Maybe the rush toward Opium was a reaction to stagflation and fuel rationing. Maybe it was a response to all the colonial hoo-ha surrounding the Bicentennial. Or maybe it was simply clever marketing. Although Opium stood out among the mid-1970s perfume launches — for instance, the fresh chypre Molyneux Quartz came out the same year, Dana Tabu and Estée Lauder Youth Dew covered the same ground decades before. For whatever reason, Opium was the right fragrance at the right time, and it became a cultural marker… how surprising… 

The Legendary Opium

Even it’s told that “It is forever linked to another life”

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23 Comments

  1. April 4, 2010 at 5:11 am

    Lovely blog, Sami! it seems you feel about France the way I feel about Colombia! A bientot! (Sorry, don’t know how to do accents en francais!)
    Laura

  2. Nikola said,

    April 4, 2010 at 5:46 am

    Hi Sami,
    Wonderful bio on YSL. I love classic perfumes and you touched on my favorite, Chanel No5; such a timeless scent. I’m really looking forward to reading more of your post! – Nikola

    PS Thanks for stopping by!

  3. April 4, 2010 at 1:02 pm

    Hi, Sami! Thanks for visiting my blog! Yours is so fashion-forward — love it! 🙂

    Bon chance with everything! 🙂

    Jelinas (BookBloggyBlogg)

  4. April 4, 2010 at 8:16 pm

    Sami, I’m learning so much from reading your blog! thanks for visiting mine as well….peg

  5. viettravel4u said,

    April 4, 2010 at 11:14 pm

    wow nice…I liked

  6. fahim said,

    April 5, 2010 at 1:37 am

    Great work…..i like it.

  7. fahim said,

    April 5, 2010 at 1:57 am

    great thoughts

  8. ladyelenauk said,

    April 5, 2010 at 2:54 am

    Interesting Article. I’ve heard of the name but didn’t know any background info about it. Thanks for sharing. Regards.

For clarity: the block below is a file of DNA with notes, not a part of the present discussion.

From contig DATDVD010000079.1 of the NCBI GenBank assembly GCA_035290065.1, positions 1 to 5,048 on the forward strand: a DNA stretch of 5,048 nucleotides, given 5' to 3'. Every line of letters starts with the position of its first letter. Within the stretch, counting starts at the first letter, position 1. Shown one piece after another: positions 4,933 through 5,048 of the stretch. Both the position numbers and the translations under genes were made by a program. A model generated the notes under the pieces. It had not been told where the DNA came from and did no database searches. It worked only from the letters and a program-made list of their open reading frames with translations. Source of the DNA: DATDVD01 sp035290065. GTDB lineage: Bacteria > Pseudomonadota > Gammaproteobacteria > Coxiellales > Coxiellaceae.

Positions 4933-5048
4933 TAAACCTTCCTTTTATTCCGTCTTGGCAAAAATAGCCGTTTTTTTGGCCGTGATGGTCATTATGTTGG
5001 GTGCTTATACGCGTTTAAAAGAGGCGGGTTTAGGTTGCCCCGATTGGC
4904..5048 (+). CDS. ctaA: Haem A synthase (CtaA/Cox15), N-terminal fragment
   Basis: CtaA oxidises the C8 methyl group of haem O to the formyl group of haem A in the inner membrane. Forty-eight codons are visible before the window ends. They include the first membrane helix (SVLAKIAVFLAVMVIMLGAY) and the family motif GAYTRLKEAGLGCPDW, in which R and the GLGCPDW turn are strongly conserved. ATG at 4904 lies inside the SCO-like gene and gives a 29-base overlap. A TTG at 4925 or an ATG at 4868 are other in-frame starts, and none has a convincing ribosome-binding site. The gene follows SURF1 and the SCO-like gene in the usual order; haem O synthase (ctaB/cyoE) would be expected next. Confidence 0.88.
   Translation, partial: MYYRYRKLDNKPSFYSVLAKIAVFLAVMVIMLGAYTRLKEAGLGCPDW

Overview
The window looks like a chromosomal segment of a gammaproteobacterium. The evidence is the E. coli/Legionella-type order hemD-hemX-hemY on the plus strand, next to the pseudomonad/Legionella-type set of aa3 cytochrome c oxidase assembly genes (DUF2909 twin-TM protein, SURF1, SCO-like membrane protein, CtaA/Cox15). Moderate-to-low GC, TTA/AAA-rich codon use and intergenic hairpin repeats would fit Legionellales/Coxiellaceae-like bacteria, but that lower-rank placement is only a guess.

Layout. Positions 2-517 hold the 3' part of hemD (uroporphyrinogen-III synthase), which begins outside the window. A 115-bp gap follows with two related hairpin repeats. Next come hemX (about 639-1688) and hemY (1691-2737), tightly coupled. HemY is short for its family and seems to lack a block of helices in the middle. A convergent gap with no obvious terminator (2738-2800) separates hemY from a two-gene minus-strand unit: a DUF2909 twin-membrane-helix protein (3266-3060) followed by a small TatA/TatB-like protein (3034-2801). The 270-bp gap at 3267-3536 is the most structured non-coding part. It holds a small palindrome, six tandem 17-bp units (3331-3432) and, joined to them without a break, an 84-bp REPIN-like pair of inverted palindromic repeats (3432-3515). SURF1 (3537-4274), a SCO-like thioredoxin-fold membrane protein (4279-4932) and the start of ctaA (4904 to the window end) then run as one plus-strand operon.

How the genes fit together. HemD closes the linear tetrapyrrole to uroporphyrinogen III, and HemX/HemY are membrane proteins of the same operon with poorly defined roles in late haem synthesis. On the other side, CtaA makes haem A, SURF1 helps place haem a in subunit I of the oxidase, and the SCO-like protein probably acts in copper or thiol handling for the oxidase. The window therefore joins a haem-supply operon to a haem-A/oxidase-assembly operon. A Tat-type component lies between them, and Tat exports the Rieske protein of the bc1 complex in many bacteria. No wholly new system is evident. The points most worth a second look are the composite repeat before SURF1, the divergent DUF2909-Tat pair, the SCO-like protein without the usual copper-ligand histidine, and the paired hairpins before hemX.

9. lighterliz said,

    April 6, 2010 at 5:24 am

    Wow Sami

    Great blog!!! I’ve got a lot to learn.
    Thanks for the visit and comment.
    Keep up the good work!!!

  10. lichanos said,

    April 6, 2010 at 5:36 am

    I was not aware that YSL’s Opium was a “cultural marker.” Is there anything at all distinctive about it? My impression was that it was simply a new twist in marketing, and unusual at the time because haute couture had not yet gotten into the habit of selling their name for everything from car upholstery to sneakers. Maybe I have a bad nose…

  11. mohua said,

    April 6, 2010 at 9:02 pm

    wow……………quite interesting……………..OPIUM by YSL……………..

  12. April 9, 2010 at 5:22 am

    Very wonderful writing. Also, thank you for visiting Writer’s Post Network’s blog. Keep up the outstanding work and feel free Sami to stop by our website, become a contributor, and let’s market your blog content all over the web at no cost. http://www.writerspostnetwork.com. Thanks again and great work.

  13. Nandita Ahmed said,

    April 15, 2010 at 9:52 am

    wow..u r sooooo talented Sami…its a beautiful blog